I’ve blogged about this before, but it’s absolute genius that French shoe designer Christian Louboutin had the brainstorm to paint the soles of his shoe designs in a bright red color, to set them apart and to advertise them in a subtle way — without even any wording or message. If you ever watched Oprah before she took her show off the air, many times you would have noticed the soles of her expensive Louboutin shoes in the wide shots shown on TV. Before Louboutin and his smart marketing, everyone’s shoe soles were simply black or beige. But Louboutin took his shoes one step further, and was able to trademark the red soles as his brand – and his brand alone. Watch any of the late-night talk shows, and chances are, you will see a wealth of celebrity women wearing these famous scarlet-soled shoes that cost hundreds and hundreds of dollars. The red soles became his trademark, his gimmick, his logo, if you will. While I believe that such expensive shoes are yet another sign of wretched excess in this country, I do applaud this marketing. As a marketing expert who specializes in marketing for small business, and marketing solutions and marketing strategies, the use of color is smart indeed. After all, smart marketing and advertising is finding a new niche – and filling it.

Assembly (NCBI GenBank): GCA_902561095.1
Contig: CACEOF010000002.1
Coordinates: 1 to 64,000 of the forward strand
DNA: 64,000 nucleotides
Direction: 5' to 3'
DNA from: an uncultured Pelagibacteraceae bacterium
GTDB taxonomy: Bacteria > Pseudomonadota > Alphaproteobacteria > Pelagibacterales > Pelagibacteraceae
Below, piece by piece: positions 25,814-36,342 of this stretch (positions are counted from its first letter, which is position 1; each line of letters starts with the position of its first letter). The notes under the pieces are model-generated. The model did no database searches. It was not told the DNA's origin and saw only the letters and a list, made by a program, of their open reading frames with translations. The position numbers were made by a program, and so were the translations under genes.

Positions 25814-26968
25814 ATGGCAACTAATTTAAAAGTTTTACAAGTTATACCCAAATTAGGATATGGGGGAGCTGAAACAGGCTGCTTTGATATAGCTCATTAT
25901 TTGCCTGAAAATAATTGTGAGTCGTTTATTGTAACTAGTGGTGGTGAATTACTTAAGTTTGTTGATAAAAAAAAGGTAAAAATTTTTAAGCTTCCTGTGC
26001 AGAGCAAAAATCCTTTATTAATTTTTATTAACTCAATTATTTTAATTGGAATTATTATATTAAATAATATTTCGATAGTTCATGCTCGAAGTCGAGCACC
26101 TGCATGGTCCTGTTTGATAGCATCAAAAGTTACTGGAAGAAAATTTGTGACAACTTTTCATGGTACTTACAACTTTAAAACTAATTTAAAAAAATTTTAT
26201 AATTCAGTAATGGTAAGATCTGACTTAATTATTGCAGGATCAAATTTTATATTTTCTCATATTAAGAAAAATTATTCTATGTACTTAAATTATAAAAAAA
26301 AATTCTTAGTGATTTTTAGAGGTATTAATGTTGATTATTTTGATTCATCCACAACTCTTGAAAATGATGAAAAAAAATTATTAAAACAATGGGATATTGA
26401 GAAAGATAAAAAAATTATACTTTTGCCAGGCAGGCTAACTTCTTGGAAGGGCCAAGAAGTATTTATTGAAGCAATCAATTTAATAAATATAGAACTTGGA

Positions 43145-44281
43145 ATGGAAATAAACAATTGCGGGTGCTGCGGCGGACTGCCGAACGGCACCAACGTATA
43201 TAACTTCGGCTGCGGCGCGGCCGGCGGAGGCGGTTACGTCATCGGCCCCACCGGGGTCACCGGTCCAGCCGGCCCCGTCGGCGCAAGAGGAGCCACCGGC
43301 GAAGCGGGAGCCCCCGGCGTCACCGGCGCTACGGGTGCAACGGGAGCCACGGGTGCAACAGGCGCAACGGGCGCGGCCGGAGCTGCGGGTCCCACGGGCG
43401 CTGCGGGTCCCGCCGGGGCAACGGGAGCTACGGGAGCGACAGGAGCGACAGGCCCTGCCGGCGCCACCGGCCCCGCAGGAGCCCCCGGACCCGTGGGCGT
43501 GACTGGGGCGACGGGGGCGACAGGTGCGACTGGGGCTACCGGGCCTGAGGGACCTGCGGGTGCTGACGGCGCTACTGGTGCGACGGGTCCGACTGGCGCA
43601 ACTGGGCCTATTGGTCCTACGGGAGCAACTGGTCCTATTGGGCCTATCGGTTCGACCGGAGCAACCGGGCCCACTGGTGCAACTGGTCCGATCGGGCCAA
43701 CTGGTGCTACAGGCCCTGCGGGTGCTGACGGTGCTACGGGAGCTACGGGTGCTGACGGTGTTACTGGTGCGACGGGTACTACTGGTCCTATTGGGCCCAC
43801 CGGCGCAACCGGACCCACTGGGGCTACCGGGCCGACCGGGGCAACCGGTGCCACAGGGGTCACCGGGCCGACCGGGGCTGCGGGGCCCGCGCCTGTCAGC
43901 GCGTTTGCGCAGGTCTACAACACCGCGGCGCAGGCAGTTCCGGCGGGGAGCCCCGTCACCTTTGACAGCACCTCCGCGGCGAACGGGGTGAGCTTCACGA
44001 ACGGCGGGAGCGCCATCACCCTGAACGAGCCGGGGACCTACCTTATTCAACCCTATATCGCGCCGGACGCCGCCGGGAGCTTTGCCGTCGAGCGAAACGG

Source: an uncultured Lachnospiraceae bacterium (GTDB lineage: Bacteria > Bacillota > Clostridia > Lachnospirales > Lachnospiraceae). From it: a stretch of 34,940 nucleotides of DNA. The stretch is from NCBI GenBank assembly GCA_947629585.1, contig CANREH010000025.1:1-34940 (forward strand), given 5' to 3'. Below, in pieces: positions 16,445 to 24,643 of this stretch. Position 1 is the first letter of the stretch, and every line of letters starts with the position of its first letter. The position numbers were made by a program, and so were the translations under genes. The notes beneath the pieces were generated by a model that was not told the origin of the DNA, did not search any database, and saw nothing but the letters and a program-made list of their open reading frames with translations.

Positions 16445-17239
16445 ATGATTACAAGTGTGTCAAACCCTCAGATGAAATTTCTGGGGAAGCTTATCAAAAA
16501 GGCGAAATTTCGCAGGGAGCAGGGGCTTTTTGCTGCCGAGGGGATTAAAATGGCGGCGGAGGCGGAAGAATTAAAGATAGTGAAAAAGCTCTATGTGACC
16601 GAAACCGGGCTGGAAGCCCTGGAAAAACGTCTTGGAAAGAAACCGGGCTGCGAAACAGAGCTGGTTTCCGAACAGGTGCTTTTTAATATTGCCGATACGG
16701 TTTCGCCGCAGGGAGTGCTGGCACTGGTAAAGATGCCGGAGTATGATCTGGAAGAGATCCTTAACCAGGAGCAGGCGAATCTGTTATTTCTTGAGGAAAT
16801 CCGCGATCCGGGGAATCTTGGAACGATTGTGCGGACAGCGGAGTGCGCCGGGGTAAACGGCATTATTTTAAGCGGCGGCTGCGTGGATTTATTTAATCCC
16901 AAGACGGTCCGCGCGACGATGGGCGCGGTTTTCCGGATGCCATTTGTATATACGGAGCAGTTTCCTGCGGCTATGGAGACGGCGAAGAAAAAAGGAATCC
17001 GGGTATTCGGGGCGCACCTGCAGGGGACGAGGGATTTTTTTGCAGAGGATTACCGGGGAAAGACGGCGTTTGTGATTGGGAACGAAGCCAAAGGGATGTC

Recently, the U. S. Appeals Court in Manhattan overturned a lower-court decision, and they ruled that Louboutin’s red sole is in fact entitled to trademark protection. That means that no other shoe manufacturer can use the red sole as its marketing gimmick.
But how about someone else coming up with a trademark blue or canary-yellow sole? Or etching their product name on the sole itself? It reminds me of one of my favorite marketing techniques. It involved Vacation.com etching their name on the soles of flip-flop sandals, so that when people wore these sandals in the sand, the name Vacation.com was footprinted in the sand at beach resorts. Brilliant!